Play and health
When children play, they contribute to their wellbeing and to their own development.
Playing is central to all aspects of children’s health and wellbeing:
A well-established body of evidence shows the kinds of contribution play, particularly self-organised play, can make to children’s long-term and immediate wellbeing, physical health, mental health and resilience. Examples include:
- Play is crucial for good health and wellbeing: being active through play helps children physically and emotionally, contributing to their health and happiness.
- Play supports socialisation: when they play, children interact with others, develop friendships and attachments with their peers, deal with conflict, and learn respect and tolerance.
- Play builds resilience: playing enables children to cope with stress and challenges throughout their lives by boosting their: regulation of emotions, confidence, creativity, and problem-solving skills and perseverance.
- Play supports children to feel part of their neighbourhoods and wider communities: playing allows children to: learn about the world around them, make connections, and develop a sense of identity and belonging.
- Play supports learning and development: playing builds the structures of the brain and skills such as: creativity, problem-solving and critical thinking.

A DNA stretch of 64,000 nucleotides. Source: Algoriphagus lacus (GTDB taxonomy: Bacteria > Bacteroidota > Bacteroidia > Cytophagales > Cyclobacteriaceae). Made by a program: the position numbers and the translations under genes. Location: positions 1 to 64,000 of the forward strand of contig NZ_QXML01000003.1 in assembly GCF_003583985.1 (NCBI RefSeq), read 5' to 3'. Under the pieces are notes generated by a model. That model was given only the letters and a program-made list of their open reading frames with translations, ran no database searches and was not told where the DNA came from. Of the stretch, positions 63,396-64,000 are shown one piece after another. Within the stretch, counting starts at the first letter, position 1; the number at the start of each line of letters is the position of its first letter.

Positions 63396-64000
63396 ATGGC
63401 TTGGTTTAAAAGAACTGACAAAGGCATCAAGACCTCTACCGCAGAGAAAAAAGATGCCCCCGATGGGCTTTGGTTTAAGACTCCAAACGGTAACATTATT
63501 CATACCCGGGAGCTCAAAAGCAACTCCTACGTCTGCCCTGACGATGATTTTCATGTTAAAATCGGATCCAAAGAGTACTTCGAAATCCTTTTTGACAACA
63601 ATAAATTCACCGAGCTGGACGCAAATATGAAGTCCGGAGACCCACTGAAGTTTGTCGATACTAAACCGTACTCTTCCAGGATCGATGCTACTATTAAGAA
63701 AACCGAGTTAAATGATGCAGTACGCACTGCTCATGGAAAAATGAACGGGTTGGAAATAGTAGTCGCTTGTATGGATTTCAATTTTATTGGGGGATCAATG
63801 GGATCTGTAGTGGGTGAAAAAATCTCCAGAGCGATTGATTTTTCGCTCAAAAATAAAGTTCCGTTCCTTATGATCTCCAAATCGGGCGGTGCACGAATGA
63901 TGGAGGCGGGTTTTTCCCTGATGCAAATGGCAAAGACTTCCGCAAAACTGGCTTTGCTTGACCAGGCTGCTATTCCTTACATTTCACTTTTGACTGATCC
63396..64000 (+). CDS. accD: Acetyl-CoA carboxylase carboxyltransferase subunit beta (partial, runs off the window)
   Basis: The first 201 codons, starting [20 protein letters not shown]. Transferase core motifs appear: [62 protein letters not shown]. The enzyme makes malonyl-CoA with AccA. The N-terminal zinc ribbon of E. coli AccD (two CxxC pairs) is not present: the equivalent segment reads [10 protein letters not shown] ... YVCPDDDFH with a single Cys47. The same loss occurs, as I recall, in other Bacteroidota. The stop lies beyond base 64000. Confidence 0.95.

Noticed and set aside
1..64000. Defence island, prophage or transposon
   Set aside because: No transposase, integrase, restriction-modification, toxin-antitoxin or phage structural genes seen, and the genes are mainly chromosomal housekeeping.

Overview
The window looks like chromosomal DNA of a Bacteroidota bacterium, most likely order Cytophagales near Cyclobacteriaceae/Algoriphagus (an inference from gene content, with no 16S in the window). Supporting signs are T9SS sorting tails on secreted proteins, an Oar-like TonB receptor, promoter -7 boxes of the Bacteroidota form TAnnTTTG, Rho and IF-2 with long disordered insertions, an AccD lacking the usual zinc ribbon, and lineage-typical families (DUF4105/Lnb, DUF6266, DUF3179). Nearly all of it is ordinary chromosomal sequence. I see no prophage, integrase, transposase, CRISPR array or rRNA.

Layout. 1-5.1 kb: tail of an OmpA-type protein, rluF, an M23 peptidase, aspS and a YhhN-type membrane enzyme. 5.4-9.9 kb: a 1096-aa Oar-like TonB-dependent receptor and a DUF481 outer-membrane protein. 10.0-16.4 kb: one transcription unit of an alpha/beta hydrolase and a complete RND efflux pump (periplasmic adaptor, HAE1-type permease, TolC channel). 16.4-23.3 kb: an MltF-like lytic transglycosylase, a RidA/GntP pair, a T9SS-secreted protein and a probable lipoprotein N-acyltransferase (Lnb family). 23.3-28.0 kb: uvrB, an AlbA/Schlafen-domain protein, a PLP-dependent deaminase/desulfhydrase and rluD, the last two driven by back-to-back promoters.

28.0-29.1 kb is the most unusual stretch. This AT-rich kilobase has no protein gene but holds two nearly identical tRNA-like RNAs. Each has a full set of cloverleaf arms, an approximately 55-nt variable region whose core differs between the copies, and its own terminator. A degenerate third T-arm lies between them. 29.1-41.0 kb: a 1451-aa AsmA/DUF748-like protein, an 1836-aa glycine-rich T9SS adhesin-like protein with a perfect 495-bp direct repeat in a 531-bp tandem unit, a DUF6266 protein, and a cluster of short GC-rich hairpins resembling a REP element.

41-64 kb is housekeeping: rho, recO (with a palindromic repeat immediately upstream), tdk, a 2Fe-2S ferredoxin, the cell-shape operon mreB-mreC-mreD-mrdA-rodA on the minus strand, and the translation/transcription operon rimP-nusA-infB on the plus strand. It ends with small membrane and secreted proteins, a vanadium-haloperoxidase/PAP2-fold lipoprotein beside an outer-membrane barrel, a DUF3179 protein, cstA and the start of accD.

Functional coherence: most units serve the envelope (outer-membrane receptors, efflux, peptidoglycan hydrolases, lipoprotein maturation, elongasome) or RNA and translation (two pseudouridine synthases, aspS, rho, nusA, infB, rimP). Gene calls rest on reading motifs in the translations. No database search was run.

Play in hospitals and healthcare facilities
The wellbeing of children and teenagers who are patients in hospital or community settings such as children’s hospices can be supported by providing opportunities to play. Play and appropriate therapeutic play strategies should be embedded within the child’s care plan and included as a vital and routine part of a child’s admission.
Having access to play is particularly important when children face the uncertainties of serious illness, long-term conditions and hospital stays.
Research by Starlight Children’s Foundation has found that play:
- can help children have a more positive hospital experience
- is essential for improving the wellbeing of children, reducing the anxiety, fear and stress that can be associated with being in hospital
- can reduce children’s feeling of pain caused by hospital treatment
- can help children in hospitals build resilience that helps them to cope and engage better with treatment
- can help give back to children a sense of control and autonomy – this is often lost through illness and hospitalisation
- can strengthen family wellbeing and relationships.
A vital role within the teams working with children in healthcare is the Health Play Specialist (HPS). These are qualified, registered practitioners, dedicated to ensuring that children have appropriate access to time, space, and resources for play during their time in healthcare. Health Play Specialists also ensure that playful preparation and distraction is an integral part of children’s treatment.